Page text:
The 2nd Workshop on Data-Driven and Intelligent Cyber-Physical Systems for Smart Cities (DI-CPS)
After a successful DI-CPS workshop at CPS-IoT Week 2021, we are back with the second iteration of the workshop. This year, our focus is restricted to Data-Driven and Intelligent Cyber-Physical Systems for Smart Cities.
Check your email from CPS-IoT Week 2022 Registrar for Zoom link.
Schedules in multiple time zone can be found on https://cpsiotweek.neslab.it/program_login.php#0.
|(Milano Time; GMT+2, CDT+7)|
|14:00 - 14:15||Opening Remarks|
|14:15 - 15:15||Session 1: Keynote
How to control highway traffic using connected and automated vehicles in theory and practice
Speaker: Karl Henrik Johansson
|15:15 - 15:30||Break|
|15:30 - 16:30||Session 2: Public transportation CPS|
|1. E. Taya, et al., Estimating congestion in train cars by using BLE Signals|
|2. A. Dubey, et al., Optimizing Electrification of Public Transit|
|3. F. Paparella, et al., Joint Design and Operation of an Electric Autonomous Mobility-on-Demand System|
|16:30 - 16:45||Break|
|16:45 - 17:45||Session 3: Data-driven CPS|
|4. J. Veselsky, et al., Establishing Trust in Vehicle-to-Vehicle Coordination: A Sensor Fusion Approach|
|5. R. Bhadani, et al., Strym: A Python Package for Real-time CAN Data Logging, Analysis and Visualization to Work with USB-CAN Interface|
|6. A. Richardson, et al., Intelligent Structuring and Semantic Mapping of Dash Camera Footage and CAN Bus Data|
|17:45 - 18:00||Break|
|18:00 - 19:00||Session 4: Vehicles in a smart-city environment|
|7. G. Gunter, et al., Experimental testing of a control barrier function on an automated vehicle in live multi-lane traffic|
|8. T. Li and R. Stern, Robustness of vehicle identification via trajectory dynamics to noisy measurements and malicious attacks|
|9. M. Bunting, et al., Data from the Development Evolution of a Vehicle for Custom Control|
Smart cities are emerging as a priority for Cyber-Physical Systems (CPS) research and development across the world. Artificial Intelligence and Machine Learning algorithms have played a large part in automating and advancing city operations and aiding the development of CPS in cities. Increasingly, data-driven modeling and intelligent decision-making under uncertainty are forming the basis for advancing transportation, safety, connectivity, and health services. For example, advanced traffic solutions, improved public transportation systems, smart emergency response, energy modeling, and autonomous driving are some of the applications that have benefited from data-driven approaches to principled decision-making. Data is extremely valuable in determining human behavior both at the scale of the entire population as well as at the level of individual persons navigating the infrastructure landscape.
With the advent of Internet of Things (IoT), sensor data is being generated at a pace and volume that is difficult to process and use for inference. With several data modalities in the picture, new opportunities and challenges arise in terms of data collection, validation, analysis, and inference. For example, these additional data enable the development of novel models of traffic behavior at different geographical locations and time points, as well as what factors are consequential human driving behavior. At the same time, there is a growing need for automated applications to be fair, secure, and resilient. Participants in the workshop will exchange ideas on these and allied topics, including data science and open-source data sets for smart cities, decision making for smart cities, design of intelligent systems in smart cities, and challenges in deployment, equity, and fairness in smart cities, as well as security and privacy in AI for cities.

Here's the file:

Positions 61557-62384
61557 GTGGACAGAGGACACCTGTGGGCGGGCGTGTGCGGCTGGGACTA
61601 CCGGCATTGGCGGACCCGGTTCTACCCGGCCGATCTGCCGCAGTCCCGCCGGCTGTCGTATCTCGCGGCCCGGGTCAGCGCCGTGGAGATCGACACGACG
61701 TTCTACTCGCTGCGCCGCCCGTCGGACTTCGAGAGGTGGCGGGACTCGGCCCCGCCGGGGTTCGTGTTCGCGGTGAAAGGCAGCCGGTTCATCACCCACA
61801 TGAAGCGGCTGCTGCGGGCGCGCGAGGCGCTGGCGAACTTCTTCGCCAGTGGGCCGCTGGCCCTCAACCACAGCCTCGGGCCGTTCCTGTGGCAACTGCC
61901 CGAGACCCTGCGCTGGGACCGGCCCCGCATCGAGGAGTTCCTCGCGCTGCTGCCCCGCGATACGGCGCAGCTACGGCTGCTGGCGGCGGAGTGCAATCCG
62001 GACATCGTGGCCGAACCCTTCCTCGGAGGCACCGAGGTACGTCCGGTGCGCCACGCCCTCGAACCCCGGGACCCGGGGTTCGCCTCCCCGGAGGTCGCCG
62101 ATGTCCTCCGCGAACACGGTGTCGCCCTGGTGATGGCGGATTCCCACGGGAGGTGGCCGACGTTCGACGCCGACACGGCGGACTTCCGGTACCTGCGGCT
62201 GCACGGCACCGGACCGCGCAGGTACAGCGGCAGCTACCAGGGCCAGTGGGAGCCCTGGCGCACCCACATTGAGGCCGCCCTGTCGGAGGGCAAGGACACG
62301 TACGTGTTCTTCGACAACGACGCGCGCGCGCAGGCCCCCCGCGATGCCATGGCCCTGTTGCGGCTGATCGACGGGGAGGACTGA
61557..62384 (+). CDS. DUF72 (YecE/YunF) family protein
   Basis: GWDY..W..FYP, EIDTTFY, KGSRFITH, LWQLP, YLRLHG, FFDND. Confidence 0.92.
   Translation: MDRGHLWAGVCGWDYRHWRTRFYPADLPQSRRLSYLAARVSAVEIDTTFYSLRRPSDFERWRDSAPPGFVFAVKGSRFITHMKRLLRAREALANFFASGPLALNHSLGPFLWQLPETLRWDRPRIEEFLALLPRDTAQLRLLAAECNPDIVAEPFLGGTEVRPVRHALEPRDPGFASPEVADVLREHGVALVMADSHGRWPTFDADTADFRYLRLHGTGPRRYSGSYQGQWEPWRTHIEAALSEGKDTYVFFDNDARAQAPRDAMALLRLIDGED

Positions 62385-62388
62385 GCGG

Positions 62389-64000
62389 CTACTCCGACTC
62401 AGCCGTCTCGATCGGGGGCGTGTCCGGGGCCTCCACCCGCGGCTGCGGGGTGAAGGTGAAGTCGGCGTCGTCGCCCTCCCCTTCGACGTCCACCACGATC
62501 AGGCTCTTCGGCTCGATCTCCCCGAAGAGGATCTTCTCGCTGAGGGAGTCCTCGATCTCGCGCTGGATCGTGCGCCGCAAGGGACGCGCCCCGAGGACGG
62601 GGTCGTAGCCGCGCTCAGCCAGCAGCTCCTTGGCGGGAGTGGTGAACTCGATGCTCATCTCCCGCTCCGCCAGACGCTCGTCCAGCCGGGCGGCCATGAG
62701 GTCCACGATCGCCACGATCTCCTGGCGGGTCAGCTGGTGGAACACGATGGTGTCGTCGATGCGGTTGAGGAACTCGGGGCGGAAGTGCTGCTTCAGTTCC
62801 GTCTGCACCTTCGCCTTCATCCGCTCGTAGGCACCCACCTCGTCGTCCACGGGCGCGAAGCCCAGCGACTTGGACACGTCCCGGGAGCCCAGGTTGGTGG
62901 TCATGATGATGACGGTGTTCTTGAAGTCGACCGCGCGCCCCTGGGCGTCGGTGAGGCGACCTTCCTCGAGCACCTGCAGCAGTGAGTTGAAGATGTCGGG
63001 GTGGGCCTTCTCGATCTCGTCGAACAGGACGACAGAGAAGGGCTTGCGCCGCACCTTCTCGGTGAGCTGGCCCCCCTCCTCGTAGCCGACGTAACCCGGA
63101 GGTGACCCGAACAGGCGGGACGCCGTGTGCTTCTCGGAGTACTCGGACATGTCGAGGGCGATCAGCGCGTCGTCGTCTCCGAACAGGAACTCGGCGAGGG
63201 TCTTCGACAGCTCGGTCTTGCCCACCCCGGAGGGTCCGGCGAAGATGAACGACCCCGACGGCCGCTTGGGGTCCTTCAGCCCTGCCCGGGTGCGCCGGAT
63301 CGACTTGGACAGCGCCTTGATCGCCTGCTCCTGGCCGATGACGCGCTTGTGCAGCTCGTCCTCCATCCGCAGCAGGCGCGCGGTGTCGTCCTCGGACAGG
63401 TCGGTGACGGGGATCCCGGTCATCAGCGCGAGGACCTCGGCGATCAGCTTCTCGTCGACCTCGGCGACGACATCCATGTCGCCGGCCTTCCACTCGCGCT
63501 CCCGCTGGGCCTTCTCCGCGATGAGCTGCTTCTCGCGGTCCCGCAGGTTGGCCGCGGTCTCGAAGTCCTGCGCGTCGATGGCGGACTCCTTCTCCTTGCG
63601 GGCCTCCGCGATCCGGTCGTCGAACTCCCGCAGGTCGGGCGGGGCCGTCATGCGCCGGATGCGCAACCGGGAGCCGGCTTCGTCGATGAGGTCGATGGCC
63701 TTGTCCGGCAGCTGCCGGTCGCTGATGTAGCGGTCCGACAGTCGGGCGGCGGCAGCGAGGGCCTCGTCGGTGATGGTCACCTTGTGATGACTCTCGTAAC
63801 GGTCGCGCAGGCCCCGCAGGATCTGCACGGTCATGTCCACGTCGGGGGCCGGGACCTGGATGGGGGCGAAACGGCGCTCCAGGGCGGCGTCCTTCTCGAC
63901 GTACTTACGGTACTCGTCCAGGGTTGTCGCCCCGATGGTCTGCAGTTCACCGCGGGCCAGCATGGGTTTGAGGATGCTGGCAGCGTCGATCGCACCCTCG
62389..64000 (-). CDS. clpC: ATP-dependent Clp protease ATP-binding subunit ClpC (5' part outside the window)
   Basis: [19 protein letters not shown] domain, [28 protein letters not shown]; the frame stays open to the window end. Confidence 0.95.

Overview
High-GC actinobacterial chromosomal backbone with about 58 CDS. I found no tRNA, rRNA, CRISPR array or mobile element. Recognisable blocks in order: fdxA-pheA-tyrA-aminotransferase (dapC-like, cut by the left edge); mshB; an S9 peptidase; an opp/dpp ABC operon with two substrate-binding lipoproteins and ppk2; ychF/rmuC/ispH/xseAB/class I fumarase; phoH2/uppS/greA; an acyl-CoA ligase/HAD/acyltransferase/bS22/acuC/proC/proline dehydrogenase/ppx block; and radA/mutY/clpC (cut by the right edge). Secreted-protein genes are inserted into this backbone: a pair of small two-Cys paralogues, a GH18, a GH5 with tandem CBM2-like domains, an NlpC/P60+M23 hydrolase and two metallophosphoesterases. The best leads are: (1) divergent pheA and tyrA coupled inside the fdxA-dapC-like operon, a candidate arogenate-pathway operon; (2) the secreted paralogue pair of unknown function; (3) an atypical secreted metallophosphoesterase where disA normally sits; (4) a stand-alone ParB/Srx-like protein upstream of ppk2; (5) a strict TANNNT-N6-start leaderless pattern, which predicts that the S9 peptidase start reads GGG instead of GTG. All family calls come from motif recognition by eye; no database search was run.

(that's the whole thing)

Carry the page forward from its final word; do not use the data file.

The Workshop on Data-Driven and Intelligent Cyber-Physical Systems (DI-CPS) was started in 2021 in conjunction with CPS-IoT Week. After a successful workshop this year, we seek to continue the workshop at CPS-week next year, albeit with a specific focus on intelligent CPS for smart cities. The 2020 edition of DI-CPS received 10 submissions and had a total attendance of approximately 30. This year, we are also introducing a best paper award based on reviewer scores. Also, in addition to having experienced faculty members as part of the PC, we are nominating senior graduate students to the PC to provide them with experience in participating in program committees of academic events. Papers assigned to graduate students will have an extra reviewer chosen from the senior members of the PC. The workshop invites researchers and practitioners from academia, industry, and government to submit original research papers, papers describing lessons learned, concept papers, or descriptions of software tools on the following categories:
We welcome long papers (8 pages), short papers (4 pages), and concept papers (2 pages) including appendices and references. Submissions must use the IEEE conference format. Only PDF or latex-zipped files will be accepted. There is no requirement to anonymize the submissions; Authors may choose to submit anonymously or not. Accepted papers will be published with IEEE and appear on IEEE Xplore; however, authors can choose to opt out of formal proceedings. We welcome prior work published in conferences or journals (authors will have to opt out of publication in case the submitted work does not add to the previously published version, but can still present their work at the workshop). Each accepted paper must be presented by a registered author. Submissions not meeting these guidelines risk immediate rejection. For questions about these policies, please contact the chairs.